Health

You might think that get­ting too close to a lion is the only worry you’ll have on an African sa­fari, but there are plenty of hid­den dan­gers to look out for, says Dr Jane Wil­son-howarth

Wanderlust Travel Magazine (UK) - - Contents -

Plenty of hid­den dan­gers lurk in the bush... but Dr Jane will help keep you safe on your next sa­fari

When plan­ning a first African sa­fari, it’s worth think­ing about your health needs in ad­vance. Even the sea­sons (which vary across the con­ti­nent) can af­fect how you pro­tect your­self. For ex­am­ple, South­ern Africa is dry and rel­a­tively cold from April to Oc­to­ber, when there are fewer mosquitoes and the malaria risk is lower. Whereas in the east the bit­ing sea­son is at its high­est be­tween April and June.

Risk can even vary within coun­tries. Although South Africa is largely malaria free, its Kruger NP isn‘t, and vis­i­tors to nearly ev­ery African game park will need to take an­ti­malar­ial tablets. But malaria pre­ven­tion is more than just swal­low­ing pills.

It is im­por­tant to bring the right cloth­ing. Cover­alls – es­pe­cially if proofed with a con­tact in­sec­ti­cide such as Lifesys­tems’ EX4 – will help re­duce bites, aca­cia scratches and sun­burn. Clothes also need to blend in (avoid white and red) so as not to alert the wildlife, and re­mem­ber that blue at­tracts tsetse flies.

Stout footwear also helps to pro­tect you, as well as re­duc­ing the chances of turn­ing an an­kle when on walk­ing sa­faris at the ends of the day in poor light. Bush hats are good for keep­ing the sun off your face and out of your eyes, and can pre­vent ear-tops and the backs of necks from burn­ing – two sites where skin can­cers are com­mon.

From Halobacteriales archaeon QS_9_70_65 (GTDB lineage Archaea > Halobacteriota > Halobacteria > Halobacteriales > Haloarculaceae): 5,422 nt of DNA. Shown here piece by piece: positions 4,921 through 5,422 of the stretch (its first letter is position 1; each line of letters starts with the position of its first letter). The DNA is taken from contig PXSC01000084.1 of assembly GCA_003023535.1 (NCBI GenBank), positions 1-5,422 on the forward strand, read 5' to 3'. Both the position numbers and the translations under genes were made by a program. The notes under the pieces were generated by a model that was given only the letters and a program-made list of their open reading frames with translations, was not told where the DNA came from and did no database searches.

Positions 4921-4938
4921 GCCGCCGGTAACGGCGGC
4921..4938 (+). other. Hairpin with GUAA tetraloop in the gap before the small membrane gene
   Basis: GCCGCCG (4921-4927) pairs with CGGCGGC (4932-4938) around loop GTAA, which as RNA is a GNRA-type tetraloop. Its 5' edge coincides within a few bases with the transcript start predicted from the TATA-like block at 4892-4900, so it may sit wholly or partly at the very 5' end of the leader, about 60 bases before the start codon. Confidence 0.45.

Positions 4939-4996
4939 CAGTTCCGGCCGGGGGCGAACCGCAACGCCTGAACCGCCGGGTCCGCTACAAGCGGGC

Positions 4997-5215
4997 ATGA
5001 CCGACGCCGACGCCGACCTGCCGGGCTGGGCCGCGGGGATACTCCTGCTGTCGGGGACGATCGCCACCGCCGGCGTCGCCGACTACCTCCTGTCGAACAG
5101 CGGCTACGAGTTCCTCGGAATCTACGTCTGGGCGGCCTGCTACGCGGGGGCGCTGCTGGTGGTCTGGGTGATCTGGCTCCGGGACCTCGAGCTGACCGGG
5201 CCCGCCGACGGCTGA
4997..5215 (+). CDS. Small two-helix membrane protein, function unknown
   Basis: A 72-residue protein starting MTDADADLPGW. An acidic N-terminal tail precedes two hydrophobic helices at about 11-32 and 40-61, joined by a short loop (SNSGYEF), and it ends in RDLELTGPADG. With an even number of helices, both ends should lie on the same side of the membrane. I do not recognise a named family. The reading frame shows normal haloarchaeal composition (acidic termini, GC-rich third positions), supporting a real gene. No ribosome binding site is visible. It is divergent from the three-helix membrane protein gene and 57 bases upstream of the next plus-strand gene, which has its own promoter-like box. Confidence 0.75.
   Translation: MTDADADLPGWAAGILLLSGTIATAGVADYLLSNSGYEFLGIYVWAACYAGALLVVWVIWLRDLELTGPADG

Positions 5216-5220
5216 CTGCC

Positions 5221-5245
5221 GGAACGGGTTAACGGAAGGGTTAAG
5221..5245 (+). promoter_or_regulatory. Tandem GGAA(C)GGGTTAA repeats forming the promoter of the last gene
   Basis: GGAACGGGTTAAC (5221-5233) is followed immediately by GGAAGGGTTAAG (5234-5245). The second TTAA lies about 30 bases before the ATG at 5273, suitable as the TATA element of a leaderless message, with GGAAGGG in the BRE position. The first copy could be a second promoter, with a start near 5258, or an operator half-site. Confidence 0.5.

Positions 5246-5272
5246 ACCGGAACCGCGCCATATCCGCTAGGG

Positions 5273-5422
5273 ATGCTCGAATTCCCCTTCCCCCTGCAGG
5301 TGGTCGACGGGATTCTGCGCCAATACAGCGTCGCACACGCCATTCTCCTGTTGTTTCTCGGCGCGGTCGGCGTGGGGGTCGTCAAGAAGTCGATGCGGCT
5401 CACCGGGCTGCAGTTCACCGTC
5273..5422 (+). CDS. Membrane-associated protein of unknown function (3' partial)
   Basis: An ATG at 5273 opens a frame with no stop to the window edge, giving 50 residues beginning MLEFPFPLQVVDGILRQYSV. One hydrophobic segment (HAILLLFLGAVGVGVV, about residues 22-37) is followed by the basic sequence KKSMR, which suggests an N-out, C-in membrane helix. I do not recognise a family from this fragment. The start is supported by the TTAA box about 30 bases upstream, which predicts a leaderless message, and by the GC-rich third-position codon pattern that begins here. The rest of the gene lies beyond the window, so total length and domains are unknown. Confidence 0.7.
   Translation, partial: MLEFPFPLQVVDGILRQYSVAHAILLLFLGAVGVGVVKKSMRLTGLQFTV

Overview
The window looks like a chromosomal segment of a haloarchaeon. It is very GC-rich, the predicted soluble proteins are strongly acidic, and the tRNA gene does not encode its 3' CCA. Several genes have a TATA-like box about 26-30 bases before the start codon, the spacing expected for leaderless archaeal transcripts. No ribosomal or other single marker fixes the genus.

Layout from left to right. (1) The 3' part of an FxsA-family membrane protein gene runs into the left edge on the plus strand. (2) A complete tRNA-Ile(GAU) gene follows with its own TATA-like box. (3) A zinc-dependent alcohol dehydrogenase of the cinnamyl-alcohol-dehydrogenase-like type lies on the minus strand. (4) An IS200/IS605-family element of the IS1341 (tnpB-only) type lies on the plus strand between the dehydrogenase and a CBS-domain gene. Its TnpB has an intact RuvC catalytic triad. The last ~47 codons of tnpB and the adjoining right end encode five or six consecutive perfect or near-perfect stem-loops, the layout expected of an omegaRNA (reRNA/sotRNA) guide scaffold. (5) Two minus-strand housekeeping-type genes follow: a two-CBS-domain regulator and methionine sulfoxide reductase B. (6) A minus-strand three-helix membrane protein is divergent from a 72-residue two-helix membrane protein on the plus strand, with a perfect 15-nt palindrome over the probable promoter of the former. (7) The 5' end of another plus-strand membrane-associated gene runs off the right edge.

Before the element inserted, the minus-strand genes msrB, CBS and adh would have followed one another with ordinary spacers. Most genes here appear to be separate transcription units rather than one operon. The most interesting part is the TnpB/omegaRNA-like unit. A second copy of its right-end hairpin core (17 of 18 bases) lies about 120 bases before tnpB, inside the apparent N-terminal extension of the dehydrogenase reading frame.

Show a lit­tle re­spect

Clearly Africa boasts a huge range of wildlife that is will­ing and able to harm an un­wary hu­man, but it is im­por­tant to be aware that nearly all an­i­mals are able to de­fend them­selves.

A ranger once told me the story of a 50cm-tall klip­springer an­te­lope that found its way into a fenced camp in Kruger NP, where­upon one vis­i­tor told his daugh­ter to go close so that he could pho­to­graph them. The lit­tle buck felt cor­nered and, in leap­ing past the man, slashed his thigh with its tiny horns. The lac­er­a­tion needed twodozen stitches in the lo­cal hospi­tal.

Park guides know their wildlife and un­der­stand what spooks which species. Chit-chat and ig­nor­ing warn­ings not only mean see­ing less but can put a whole group in dan­ger.

Once bit­ten, don’t be shy

Close con­tact with wildlife can carry a ra­bies risk. Vervet mon­keys of­ten raid pic­nic ta­bles, and it’s not worth risk­ing a scratch to fight them for a sand­wich. Bats, too, are a threat as they hunt the bugs drawn to camp lights and can get dis­com­bob­u­lated.

One very sad re­port from 2007 in­volved a woman scratched on the face by a bat while she was wash­ing one evening in Tsavo West Na­tional Park in Kenya. Hav­ing cleaned the wound, park war­dens and per­son­nel at the nearby health fa­cil­ity as­sured her that, lo­cally, ra­bies was only known to be car­ried by dogs and cats. Con­se­quently, she did not go for her ra­bies shots. Symp­toms be­gan 23 days later and she died in a hospi­tal in the Nether­lands 45 days after the scratch.

Rec­om­mended post-bite/scratch wound care in­volves scrub­bing un­der run­ning wa­ter with plenty of soap for five min­utes, then flood­ing it with al­co­hol and seek­ing the cor­rect jabs.

The last word

A trip to an African game park re­quires some pre­cau­tions, in­clud­ing wear­ing long, loose cloth­ing (ide­ally proofed with EX4), Deet-based re­pel­lent and the con­sump­tion of doxy­cy­cline, meflo­quine or Malarone an­ti­malar­i­als. It isn’t vi­tal to have pre-sa­fari ra­bies jabs, but it is cru­cial to visit a good clinic if bit­ten. The Dutch woman cited would have sur­vived if she had gone for post-bite jabs on reach­ing home nine days after the scratch (14 days be­fore symp­toms be­gan).

Howarth lives in Dr Jane Wil­son- read her blog at Nepal; you can com www.wil­son-howarth.

Up close & homi­ci­dal Buf­falo can look docile, but if you crowd them you’ll soon re­alise those horns aren’t or­na­men­tal; ( be­low) vervet mon­keys need no in­vi­ta­tion to get close, and any scratches or bites from en­coun­ters will re­quire ra­bies jabs

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